The German Federal Waterways and Shipping Administration (WSV) owns a large and diverse portfolio of structures, whose total value currently exceeds 50 billion euro. Owing to the relatively long period that is necessary for the planning and implementation of maintenance measures, obsolescence and investment backlogs are two of the main challenges currently faced by infrastructure operators.
An Infrastructure management enables an early identification, evaluation and prioritization of required repair measures, and thus, is an essential tool in addressing this backlogged maintenance. However, high-quality data, targeted preparation and a structured as well as transparent approach are necessary of the achievement of this goal.
The required information encompasses fundamental data about current condition up to data about cost for repair and renewal measures. To a great extent, the increasing integration of data collection and management into business processes will replace manual entry, and thus, help to optimise these processes. Building Information Modelling (BIM) is also expected to make a major contribution to enhancing data quality.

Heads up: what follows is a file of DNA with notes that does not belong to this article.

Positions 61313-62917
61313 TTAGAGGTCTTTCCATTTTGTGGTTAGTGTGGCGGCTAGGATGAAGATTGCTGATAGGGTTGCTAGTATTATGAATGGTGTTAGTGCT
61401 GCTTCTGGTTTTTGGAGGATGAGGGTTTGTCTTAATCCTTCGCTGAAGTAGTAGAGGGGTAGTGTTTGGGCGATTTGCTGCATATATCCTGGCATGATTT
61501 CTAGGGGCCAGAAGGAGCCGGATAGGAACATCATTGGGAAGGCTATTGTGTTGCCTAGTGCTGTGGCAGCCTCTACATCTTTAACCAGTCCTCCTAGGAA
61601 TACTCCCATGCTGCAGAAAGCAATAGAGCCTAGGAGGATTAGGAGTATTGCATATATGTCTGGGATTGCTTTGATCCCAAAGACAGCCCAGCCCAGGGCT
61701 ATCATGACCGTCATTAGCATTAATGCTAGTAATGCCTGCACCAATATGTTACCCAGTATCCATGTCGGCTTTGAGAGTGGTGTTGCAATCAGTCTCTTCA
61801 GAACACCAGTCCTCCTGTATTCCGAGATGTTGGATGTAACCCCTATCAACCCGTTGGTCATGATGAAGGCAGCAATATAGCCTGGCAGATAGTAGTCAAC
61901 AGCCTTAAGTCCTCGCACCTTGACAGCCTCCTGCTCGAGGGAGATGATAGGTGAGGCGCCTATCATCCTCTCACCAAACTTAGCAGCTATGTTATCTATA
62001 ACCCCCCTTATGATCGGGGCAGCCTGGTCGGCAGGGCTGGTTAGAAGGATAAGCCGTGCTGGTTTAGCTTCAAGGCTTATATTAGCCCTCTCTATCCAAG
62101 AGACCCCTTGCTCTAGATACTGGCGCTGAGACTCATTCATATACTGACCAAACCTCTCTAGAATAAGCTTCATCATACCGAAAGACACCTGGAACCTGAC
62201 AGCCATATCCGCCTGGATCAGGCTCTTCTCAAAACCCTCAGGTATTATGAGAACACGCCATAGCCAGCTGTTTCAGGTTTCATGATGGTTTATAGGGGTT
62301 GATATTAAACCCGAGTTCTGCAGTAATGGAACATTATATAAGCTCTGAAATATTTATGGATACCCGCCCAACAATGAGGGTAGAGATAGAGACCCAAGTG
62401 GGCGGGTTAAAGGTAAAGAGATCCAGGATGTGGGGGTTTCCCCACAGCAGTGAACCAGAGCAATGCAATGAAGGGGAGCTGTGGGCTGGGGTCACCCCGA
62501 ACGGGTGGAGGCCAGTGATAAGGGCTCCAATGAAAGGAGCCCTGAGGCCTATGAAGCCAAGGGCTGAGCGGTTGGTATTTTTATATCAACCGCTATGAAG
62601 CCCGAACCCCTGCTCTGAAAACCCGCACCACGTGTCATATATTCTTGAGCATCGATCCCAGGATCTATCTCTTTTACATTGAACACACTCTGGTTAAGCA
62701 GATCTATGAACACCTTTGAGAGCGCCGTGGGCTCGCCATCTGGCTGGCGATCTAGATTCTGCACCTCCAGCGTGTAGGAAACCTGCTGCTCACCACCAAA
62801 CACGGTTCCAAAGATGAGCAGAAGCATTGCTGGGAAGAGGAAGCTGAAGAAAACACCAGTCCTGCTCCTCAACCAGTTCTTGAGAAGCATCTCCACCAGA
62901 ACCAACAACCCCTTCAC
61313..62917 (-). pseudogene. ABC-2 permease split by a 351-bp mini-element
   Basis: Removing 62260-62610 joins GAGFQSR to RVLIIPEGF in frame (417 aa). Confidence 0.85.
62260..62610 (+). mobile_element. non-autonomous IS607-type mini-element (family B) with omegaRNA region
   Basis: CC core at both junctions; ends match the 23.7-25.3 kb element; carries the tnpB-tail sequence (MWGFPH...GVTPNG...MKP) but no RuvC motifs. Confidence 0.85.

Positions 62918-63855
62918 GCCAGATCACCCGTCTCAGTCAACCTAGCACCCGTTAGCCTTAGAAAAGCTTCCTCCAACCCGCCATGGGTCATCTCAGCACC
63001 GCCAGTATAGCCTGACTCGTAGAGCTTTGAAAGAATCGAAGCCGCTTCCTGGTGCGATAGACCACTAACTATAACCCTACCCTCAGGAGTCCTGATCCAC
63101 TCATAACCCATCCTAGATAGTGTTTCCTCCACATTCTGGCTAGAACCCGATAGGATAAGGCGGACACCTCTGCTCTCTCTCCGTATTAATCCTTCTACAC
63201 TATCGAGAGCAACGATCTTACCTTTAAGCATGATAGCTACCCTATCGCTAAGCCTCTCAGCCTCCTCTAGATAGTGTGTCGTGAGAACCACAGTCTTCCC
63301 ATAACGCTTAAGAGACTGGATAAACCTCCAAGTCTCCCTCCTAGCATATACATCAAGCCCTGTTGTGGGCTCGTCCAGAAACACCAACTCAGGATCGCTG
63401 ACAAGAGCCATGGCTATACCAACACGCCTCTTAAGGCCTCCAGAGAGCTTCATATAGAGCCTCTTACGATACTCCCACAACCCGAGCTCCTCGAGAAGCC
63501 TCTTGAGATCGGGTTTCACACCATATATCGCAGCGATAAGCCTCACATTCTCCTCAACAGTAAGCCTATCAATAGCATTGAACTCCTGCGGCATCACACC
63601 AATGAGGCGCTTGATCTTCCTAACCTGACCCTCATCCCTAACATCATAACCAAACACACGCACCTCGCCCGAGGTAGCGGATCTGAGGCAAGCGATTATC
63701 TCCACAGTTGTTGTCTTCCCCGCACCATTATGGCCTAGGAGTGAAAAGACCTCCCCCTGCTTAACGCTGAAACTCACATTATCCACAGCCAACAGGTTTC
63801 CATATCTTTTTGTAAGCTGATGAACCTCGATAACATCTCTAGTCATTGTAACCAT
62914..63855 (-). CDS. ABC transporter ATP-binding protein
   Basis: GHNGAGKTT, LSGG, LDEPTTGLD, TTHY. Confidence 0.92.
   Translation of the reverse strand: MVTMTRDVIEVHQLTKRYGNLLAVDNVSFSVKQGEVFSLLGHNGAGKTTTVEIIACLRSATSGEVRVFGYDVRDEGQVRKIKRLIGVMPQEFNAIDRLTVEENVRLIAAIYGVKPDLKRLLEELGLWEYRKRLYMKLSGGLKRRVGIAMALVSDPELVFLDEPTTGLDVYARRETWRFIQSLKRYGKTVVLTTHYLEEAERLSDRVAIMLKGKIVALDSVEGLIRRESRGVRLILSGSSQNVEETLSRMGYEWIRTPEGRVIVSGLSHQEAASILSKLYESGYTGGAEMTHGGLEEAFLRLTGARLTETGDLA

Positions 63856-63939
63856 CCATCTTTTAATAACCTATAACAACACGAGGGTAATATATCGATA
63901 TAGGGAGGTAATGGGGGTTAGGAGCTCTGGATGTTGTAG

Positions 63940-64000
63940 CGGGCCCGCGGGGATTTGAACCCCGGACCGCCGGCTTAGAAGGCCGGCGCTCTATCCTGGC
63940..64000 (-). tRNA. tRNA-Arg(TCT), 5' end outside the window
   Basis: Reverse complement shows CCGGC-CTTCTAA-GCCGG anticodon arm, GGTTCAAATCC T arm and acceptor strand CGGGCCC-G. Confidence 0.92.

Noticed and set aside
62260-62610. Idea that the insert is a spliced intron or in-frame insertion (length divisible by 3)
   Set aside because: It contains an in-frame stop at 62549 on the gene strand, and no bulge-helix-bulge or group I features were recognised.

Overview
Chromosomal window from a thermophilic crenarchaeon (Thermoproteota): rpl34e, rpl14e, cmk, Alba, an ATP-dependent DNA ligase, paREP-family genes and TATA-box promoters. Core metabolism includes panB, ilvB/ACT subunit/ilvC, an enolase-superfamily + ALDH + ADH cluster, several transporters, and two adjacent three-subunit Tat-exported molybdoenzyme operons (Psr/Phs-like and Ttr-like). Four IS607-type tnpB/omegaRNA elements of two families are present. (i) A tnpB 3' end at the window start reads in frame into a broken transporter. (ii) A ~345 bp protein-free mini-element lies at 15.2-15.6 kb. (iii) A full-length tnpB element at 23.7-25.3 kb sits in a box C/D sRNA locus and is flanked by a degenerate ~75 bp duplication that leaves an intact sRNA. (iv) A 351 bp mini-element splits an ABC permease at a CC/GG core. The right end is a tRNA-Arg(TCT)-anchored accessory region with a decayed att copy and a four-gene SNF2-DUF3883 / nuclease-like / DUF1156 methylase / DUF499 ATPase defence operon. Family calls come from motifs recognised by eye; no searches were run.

Actual comprehensive condition data, collected during regular inspections of hydraulic structures, are nowadays available. Obtaining key condition data from the assessment of individual damage enables information to be prepared in condensed form to support decision-makers. A sophisticated condition forecast method allows the change in structural condition over time to be estimated and the right timing for technical interventions to be determined. Key figures for potential measures are currently being developed and criteria that may assist decision-making are being formulated.
Building on this, a structured and transparent approach will require the determination of criteria for the prioritization of measures, taking into account structural engineering as well as economic factors. As perspective, risk-based approaches that are currently being developed in partnership with universities within the framework of the BMVI’s Network of Experts, will be integrated in the prioritization process. Furthermore, particular attention must always be paid in this regard to the waterways’ network structure, which offers little redundancy and little scope for bypassing.